There’s an old saying that sums up life pretty well. “Only two things in life are guaranteed: death and taxes.” Businesses, especially small businesses, may not dwell on the former so much, but they do spend a great deal of time with the latter.
That’s to be expected. Failure to file your business taxes correctly can not only result in higher tax payments but also potential legal trouble. However, what many small businesses, especially those in their first year, fail to realize is just how much they can save. There are dozens of different tax deductions available – you just have to know which ones you can apply. We’ll explore four of the most commonly overlooked tax deductions in the following article.
#1. Meal Expenses
Whenever a business treats its employees to a group meal, those costs can count as a tax deduction. The IRS specifies in Publication 535, Chapter 11 that meals can be deducted at up to 50% of the total cost.
Many businesses don’t take advantage of this cut, primarily because it does come with some restrictions. In particular, the meal tax credit won’t apply when:
- The food is provided by the business regularly. This includes things like snacks in a breakroom or food in an on-site cafeteria.
- You cannot deduct entertainment costs as part of a meal. For example, if your office went to a baseball game, the hotdogs and sodas would be deductible, but the tickets wouldn’t be.
- Instances where the meal is counted as part of the entertainment. For example, if you take your employees to the Dixie Stampede dinner show in Pigeon Forge, Tenn., the food and entertainment are rolled into one expense.
#2. Contributions to a DCAP/FSA
In instances where you employ a nanny to care for your children, you technically qualify as a small business. This is because the IRS may categorize you as a household employer, and start charging you certain taxes. One way you can save on what is commonly referred to as “nanny taxes” is to contribute into a DCAP/FSA.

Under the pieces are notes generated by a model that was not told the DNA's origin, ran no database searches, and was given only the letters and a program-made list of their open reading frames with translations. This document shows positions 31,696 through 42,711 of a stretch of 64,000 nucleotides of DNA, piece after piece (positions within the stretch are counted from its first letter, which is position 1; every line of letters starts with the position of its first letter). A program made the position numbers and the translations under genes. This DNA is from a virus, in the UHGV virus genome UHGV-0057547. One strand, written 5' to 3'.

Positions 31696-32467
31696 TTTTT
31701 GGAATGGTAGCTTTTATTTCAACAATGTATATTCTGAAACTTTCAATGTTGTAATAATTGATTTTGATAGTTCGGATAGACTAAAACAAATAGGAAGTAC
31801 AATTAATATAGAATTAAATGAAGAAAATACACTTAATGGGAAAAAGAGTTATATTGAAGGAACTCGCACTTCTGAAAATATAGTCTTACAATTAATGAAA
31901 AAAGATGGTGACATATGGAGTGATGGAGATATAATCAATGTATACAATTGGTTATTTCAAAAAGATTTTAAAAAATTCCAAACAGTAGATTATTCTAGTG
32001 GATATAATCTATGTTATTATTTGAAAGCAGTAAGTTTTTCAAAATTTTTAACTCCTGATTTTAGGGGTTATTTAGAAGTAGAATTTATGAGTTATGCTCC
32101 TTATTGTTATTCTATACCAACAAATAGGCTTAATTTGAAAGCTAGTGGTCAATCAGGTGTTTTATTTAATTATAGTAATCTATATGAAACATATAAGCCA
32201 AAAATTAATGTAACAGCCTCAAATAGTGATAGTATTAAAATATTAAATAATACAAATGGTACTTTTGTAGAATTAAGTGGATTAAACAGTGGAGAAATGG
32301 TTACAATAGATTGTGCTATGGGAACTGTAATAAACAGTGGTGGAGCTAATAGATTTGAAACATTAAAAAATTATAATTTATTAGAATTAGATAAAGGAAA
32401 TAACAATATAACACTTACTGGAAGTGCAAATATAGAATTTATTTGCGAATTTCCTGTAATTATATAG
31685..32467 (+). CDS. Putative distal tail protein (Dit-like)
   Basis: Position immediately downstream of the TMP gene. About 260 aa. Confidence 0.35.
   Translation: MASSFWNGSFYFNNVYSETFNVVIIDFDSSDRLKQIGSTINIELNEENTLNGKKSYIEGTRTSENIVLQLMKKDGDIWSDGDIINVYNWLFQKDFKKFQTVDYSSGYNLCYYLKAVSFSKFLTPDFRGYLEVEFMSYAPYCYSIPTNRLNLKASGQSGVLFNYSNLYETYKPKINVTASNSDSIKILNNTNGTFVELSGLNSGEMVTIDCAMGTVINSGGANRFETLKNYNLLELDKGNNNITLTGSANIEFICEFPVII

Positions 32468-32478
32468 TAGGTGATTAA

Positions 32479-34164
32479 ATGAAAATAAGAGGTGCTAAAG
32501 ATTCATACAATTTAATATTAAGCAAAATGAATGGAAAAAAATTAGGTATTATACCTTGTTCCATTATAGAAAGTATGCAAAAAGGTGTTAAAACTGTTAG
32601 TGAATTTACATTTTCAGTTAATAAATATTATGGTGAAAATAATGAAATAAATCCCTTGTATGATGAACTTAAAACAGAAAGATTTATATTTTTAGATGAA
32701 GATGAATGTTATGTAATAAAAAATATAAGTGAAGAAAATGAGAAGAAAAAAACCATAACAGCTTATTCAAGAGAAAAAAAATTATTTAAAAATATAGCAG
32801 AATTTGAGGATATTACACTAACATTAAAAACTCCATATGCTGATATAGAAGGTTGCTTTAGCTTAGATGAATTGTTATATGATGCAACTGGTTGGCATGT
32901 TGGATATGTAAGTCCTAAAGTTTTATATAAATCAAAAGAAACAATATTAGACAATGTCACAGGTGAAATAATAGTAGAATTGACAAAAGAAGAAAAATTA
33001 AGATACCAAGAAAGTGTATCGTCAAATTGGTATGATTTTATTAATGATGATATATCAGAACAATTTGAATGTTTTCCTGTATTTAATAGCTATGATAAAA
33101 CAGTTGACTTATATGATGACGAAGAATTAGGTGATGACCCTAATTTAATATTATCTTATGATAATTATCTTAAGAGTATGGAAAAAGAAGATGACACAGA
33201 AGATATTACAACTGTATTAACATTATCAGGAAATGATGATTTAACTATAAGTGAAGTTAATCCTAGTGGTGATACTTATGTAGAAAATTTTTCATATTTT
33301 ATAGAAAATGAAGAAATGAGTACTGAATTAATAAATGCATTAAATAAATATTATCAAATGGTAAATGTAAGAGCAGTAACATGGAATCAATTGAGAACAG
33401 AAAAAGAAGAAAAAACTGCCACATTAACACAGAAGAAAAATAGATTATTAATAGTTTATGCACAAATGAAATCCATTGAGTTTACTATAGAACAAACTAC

What is a DCAP/FSA?
As explained by the SHRM, a Dependent Care Assistance Program (DCAP), sometimes known as a dependent care flexible spending account (FSA) is a fund that you can pay into to aid in the care of a dependent. Contributions into a DCAP/FSA reduce the total amount of taxable income you bring in and can be used to pay things like your nanny’s wages or your household employment taxes.
What are the Restrictions?
The IRS has set the maximum amount that a DCAP/FSA can carry at $5,000. If you and your spouse plan on filing separately, the limit drops to $2,500 each. Additionally, in order to qualify, your child must be no older than 12. Children aged 13 years or older with special needs also qualify. You can use an online tax calculator to see how much you owe in household employment taxes, and how much you stand to save by using a DCAP/FSA.
#3. Home Office Space Deductions
If you have a work-from-home small business, you can deduct certain expenses related to operating your business. The Balance reports that the safest way to ensure you’re maximizing your deductions is to take the following steps:
- Remove all objects for personal use from your dedicated workspace, including dart boards, video game consoles, board games, TVs, etc.
- Separate your personal files from your business files and remove them from your workspace
- Have separate computers and printers – one set for personal use, one set for business.
Once you’ve made these separations, many purchases and alterations you make to improve your home business are tax deductible. For example, buying printer paper, writing utensils, staples, and other office supplies are tax deductible, so long as they’re used exclusively for business purposes.
#4. Driving Expenses
If your business involves a lot of travel, you are eligible to deduct driving expenses from your tax obligations. Many businesses are aware of this, but many end up being audited because they don’t record and report their deductions correctly. To safely claim driving expense deductions, do the following.
Choose the Deduction Method
There are two methods for calculating the mileage expenses you incur – the IRS standard mileage rate and calculating actual expenses. Each has their share of pros and cons. The most important thing to remember is that once you commit to a method, you can’t change it each year.
Keep Immaculate Records
If your business is going to claim driving expense deductions, you’ve got to be able to back them up with records. Additionally, you need itemized receipts from the time you paid. If you try to file a claim with after-the-fact reports, but no logs or receipts from the time you paid, you’ll probably find your claim denied, and owe more in taxes.